The FDA recently issued a draft guidance titled “Deciding When to Submit a 510(k) for a Change to an Existing Device.” At the same time, the FDA issued a similarly titled draft guidance addressing how to decide when to file a 510(k) for modifications to the software of existing devices.

Regular readers of these Alerts may recall that in 2011 the FDA issued a draft guidance as an update to its 1997 guidance on the same topics. The 2011 version created such an uproar that, in the FDA Safety and Innovation Act, Congress ordered the FDA to withdraw it and start over. The FDA states that this latest iteration “preserves the basic format and content of the [1997] original [version], with updates to add clarity.”

Modifications to Existing Devices

The draft guidance documents are intended to “aid manufacturers of medical devices subject to premarket notification requirements who intend to modify a 510(k)-cleared device or a pre-amendments device subject to 510(k) (also referred to together as “existing devices”) during the process of deciding whether the modification exceeds the regulatory threshold of 21 CFR 807.81(a)(3) for submission and clearance of a new 510(k).”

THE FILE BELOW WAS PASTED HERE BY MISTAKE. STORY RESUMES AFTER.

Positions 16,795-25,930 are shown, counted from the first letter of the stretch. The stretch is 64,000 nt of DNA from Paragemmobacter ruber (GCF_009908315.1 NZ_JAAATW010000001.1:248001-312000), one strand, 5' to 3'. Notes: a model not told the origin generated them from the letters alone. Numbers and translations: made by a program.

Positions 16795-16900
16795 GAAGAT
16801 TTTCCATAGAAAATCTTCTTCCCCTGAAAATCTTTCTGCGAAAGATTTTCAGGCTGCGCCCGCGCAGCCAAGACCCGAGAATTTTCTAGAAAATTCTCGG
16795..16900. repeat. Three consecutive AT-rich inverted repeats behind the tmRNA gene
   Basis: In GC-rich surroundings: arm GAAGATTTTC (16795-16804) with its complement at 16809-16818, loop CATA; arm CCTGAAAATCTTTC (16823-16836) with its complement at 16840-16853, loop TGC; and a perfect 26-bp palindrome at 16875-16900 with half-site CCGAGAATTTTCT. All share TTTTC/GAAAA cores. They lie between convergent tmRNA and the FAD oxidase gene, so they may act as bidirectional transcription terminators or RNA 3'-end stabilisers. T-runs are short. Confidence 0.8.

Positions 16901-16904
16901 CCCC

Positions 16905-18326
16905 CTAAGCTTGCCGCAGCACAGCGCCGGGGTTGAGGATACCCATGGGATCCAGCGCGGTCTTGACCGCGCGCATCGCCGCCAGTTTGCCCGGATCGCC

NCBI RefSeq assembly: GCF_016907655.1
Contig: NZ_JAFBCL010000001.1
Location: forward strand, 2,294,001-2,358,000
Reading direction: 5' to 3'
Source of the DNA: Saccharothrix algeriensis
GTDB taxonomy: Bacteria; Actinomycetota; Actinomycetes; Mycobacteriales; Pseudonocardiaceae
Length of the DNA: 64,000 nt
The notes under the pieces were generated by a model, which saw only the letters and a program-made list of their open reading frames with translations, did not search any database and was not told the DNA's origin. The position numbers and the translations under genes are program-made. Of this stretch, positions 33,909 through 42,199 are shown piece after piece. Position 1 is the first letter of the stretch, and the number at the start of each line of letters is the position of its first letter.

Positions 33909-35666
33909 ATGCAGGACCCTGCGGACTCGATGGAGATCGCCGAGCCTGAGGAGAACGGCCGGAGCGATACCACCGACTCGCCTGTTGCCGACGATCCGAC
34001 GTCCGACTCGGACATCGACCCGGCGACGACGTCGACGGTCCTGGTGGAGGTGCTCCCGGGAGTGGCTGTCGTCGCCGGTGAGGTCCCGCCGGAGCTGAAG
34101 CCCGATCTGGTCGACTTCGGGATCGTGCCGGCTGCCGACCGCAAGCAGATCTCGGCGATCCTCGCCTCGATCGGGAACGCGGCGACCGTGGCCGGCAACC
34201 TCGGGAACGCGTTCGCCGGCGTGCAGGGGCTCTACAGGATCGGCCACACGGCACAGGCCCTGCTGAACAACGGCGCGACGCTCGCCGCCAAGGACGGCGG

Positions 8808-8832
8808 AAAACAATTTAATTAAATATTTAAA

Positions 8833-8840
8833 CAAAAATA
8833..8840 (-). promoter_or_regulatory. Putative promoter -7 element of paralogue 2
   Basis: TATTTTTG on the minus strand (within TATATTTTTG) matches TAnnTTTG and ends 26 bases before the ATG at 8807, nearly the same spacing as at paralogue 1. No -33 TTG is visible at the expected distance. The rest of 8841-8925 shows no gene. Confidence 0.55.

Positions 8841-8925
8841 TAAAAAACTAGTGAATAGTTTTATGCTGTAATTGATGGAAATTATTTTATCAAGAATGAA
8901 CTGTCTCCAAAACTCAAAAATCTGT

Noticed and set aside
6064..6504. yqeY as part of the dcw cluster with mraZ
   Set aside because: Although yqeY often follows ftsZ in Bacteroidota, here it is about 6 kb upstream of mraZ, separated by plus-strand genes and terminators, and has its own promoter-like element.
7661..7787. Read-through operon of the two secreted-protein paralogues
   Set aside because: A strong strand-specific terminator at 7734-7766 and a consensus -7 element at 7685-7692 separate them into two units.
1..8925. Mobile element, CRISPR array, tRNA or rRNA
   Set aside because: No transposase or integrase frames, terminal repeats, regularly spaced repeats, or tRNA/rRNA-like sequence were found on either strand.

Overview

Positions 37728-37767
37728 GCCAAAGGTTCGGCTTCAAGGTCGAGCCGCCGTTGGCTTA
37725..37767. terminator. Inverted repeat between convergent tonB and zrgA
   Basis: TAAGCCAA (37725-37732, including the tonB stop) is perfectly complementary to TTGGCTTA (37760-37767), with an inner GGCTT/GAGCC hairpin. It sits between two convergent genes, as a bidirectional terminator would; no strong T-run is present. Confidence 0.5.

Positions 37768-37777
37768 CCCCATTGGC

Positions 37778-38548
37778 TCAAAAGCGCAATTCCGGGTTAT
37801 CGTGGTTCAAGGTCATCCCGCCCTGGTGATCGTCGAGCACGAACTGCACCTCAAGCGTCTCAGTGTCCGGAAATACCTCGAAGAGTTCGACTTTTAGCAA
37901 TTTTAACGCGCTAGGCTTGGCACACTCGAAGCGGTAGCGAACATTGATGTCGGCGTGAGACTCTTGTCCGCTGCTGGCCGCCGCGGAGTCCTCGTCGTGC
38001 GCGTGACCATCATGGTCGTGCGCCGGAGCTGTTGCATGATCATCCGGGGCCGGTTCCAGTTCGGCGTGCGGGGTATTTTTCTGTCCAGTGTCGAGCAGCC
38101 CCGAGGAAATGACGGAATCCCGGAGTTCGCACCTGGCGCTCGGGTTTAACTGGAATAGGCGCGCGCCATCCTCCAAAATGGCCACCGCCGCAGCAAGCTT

The draft guidance on modifications to existing devices spans 73 pages and regulatory professionals at device companies will need to become intimately familiar with most, if not all, of it. The gist, however, is presented in the following five flowcharts from the FDA draft guidance:

Figure 1 – Main Flowchart

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Figure 2 – Flowchart A

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Figure 3 - Flowchart B

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Figure 4 - Flowchart C

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Figure 5 - Flowchart D

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Note that the charts interrelate to a certain extent; i.e., they are not stand-alone charts. A copy of the draft guidance, containing the full-size charts, can be found here.

When Modifications to Software Require a New 510(k)

The draft guidance issued on software changes defines “software” as “the set of electronic instructions used to control the actions or output of a medical device, to provide input to or output from a medical device, or to provide the actions of a medical device.” The draft guidance spans 32 pages, but the heart of it is presented in the following flow chart:

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For example, the chart shows that if a change is made solely to strengthen cybersecurity, the manufacturer has to document the reasons for its decision but does not have to file a new 510(k). Conversely, if the software is modified and introduces a new cause of a hazardous situation that could result in significant harm and this is not effectively mitigated by the most recently cleared device, then the manufacturer must file a new 510(k).

A copy of the draft guidance on software changes can be found here.